Last issue, we got some real answers as Xavier’s origin story was revealed along with the beginnings of his partnership with his half-brother Raze. Without a father to teach him how to control his powers, the abandoned Xavier killed his foster mother and left home to look for answers.
What he found was unacceptable. After Charles Xavier’s death, the X-Men moved on, and from Xavier’s perspective, it seemed as though the very memory of Charles Xavier was wiped away through action and deed.
So what seemed like a mission to correct past mistakes may have been an actual plot for revenge against his father’s murderers. Unable to beat the X-Men of the future, Raze comes up with a plan to beat the X-men in the past without erasing their own selves in the process. In any event the Brotherhood fail, all they have to do is leave notes.
All-New X-Men #28 also gives us future Hank McCoy’s motivation — or forced inclusion — for joining the Brotherhood. His mind wracked with guilt, McCoy spends his time secluded in his mechanical palace of chalkboards. For every possibility, there’s an alternate future, and McCoy can’t figure out how to change the past.
Xavier assembles the team for all-out warfare on the future X-Men until Raze comes up with the plan to go back in time. The Secret Xavier school was breached last issue, and most of the members of Cyclops’ team were incapacitated using the Stepford Cuckoos’ hive mind. That left the two elder and broken X-Men — Cyclops and Emma Frost — to protect Xavier’s most valuable target: Jean Grey.
Locked in the hive mind, Jean Grey comes under attack from Xavier’s psychic powers. In ironic fashion, Xavier even takes control of Cyclops intending to have Summers’ optic blast kill off the young version of his ex-wife. Frost takes matters into her own hands, but it’s Jean who proves she’s the X-Factor.
It’s becoming a torturous affair waiting for future issues of All-New X-Men. Brian Michael Bendis has been leading fans with a carrot on a stick that occasionally comes close enough for a quick but ultimately unsatisfying bite. Don’t take that to mean any of it is bitter — I just want more, and I want it now.
This story arc is already more compelling and fleshed out than the Battle of the Atom crossover, and while it’s been a treat to watch the classic X-Men in this present time, we’ve got a contrasting dynamic that further heightens the drama.
McCoy’s original intention in bringing the X-Men from the past to the present was to remind everyone of their former selves. The X-Men began with a dream, and in its infancy, Xavier’s team of teenagers was a purer version filled with raw hope.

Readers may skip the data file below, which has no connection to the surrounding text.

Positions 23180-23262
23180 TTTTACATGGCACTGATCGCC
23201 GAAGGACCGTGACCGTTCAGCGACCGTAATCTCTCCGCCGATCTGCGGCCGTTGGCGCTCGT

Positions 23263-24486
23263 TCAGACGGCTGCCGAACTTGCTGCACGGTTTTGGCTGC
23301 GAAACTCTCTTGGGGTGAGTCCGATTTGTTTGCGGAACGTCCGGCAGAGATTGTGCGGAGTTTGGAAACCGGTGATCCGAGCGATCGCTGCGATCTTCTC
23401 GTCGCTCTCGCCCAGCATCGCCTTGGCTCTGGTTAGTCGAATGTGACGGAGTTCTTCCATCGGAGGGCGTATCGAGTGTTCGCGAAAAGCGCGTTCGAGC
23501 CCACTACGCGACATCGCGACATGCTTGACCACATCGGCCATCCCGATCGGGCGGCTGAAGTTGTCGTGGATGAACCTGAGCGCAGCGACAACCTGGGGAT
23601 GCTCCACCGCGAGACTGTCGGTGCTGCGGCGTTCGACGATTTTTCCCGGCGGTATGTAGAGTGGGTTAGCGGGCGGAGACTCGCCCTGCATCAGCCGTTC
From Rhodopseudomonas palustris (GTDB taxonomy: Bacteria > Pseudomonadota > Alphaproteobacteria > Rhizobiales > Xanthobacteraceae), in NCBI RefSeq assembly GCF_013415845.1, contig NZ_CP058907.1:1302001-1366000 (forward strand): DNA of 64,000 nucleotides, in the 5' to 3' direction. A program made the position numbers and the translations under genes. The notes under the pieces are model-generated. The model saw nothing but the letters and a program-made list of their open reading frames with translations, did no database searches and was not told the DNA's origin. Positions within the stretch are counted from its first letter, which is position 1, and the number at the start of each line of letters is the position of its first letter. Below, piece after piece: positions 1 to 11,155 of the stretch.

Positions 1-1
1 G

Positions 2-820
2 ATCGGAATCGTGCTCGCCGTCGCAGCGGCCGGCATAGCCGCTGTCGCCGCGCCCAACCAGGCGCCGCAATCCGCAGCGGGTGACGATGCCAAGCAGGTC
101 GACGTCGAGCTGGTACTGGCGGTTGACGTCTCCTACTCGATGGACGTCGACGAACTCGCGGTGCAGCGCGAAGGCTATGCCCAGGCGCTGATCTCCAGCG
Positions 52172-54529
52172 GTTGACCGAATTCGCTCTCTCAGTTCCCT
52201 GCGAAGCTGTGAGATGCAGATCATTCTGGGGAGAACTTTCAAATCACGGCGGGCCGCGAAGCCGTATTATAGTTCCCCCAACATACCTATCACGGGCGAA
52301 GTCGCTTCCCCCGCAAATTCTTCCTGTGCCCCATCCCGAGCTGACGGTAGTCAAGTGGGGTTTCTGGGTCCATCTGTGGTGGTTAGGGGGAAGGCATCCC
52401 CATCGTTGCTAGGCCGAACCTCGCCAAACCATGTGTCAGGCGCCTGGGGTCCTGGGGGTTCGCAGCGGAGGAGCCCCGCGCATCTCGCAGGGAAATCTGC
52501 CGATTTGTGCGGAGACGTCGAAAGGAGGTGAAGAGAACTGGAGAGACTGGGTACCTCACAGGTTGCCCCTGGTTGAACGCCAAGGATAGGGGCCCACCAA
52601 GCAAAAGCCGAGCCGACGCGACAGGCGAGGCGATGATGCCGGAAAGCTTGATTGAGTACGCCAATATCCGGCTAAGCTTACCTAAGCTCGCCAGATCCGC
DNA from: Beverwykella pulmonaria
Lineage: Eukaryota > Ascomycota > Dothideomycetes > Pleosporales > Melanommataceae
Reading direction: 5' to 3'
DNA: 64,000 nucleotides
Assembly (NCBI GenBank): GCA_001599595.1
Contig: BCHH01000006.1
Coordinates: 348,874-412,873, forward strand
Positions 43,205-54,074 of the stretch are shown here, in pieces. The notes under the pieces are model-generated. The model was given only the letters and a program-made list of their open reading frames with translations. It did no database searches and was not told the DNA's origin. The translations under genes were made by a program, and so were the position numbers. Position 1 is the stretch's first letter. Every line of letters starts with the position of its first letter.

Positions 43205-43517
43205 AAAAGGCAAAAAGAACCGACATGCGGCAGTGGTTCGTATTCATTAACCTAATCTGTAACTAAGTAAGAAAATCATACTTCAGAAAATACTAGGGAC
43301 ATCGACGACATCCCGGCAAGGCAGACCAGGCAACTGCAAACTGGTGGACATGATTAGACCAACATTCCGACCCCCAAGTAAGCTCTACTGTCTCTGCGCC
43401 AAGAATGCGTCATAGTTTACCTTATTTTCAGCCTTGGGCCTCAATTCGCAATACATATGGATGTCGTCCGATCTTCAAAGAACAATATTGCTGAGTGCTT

But once show and tell ended, McCoy had no answer for why the team couldn’t return to its original place — which brings up continuity issues that I’ll get to later.
The classic X-Men’s presence in the present altered the future, and a murderous Xavier has returned to forge a better timeline for himself by eliminating anyone who could ever possibly contend with him. While the past was meant to bring hope and sensibility to the present X-Men, the future has returned to kill them all off.
But Xavier’s plans don’t seem to mesh with Xorn’s reason for attacking the X-Men in back in the Battle of the Atom. It seemed to be a genuine surprise that that classic X-Men could not be returned, and we learn in this issue that Xavier and Raze just want a rewrite, not a cancellation of their existences. We do see that the Brotherhood is under Xavier’s control, but the overall picture feels a bit convoluted now with conflicting motivations that might be the product of ret-connning or recasting the story.
But I could be getting way too far ahead of myself here — we still have at least one more issue in the chamber, and we don’t know the forest from the trees that Bendis has been planting over the course of the last few years.
What we can immediately see is brought to us by penciller extraordinaire, Stuart Immonen. The X-Men books have top-notch talent on their creative teams, and Immonen’s artwork continues to deliver. I sound like a broken record when I call it cinematic, but if these books were turned into movies, a cinematographer would do well just by following these issues as storyboards.
Inker Wade Von Grawbadger and colorist Marte Gracia also have a hand in creating one of the most visually appealing titles in the comic world. Grawbadger’s detailing does not look like it takes anything for granted, and it’s so amazingly consistent across the board. Gracia’s colors go for bold reds, toned blues, and contrasting hues that don’t muddy up the brilliant action sequences.
All-New X-Men is a killer title that has enough to keep readers on the edge of their seats. The tricky part will be the finish, which will determine a good chunk of the story’s weight in the grand scope of things. We have interesting characters who have it out for each other, but the purpose and development need to be as, or even more, important and worth the price of admission.
The last page is enough to make me want to travel to the future for a sneak peek. It’s up to Bendis to bring it all together — a complicated story of time and place.
I can’t wait.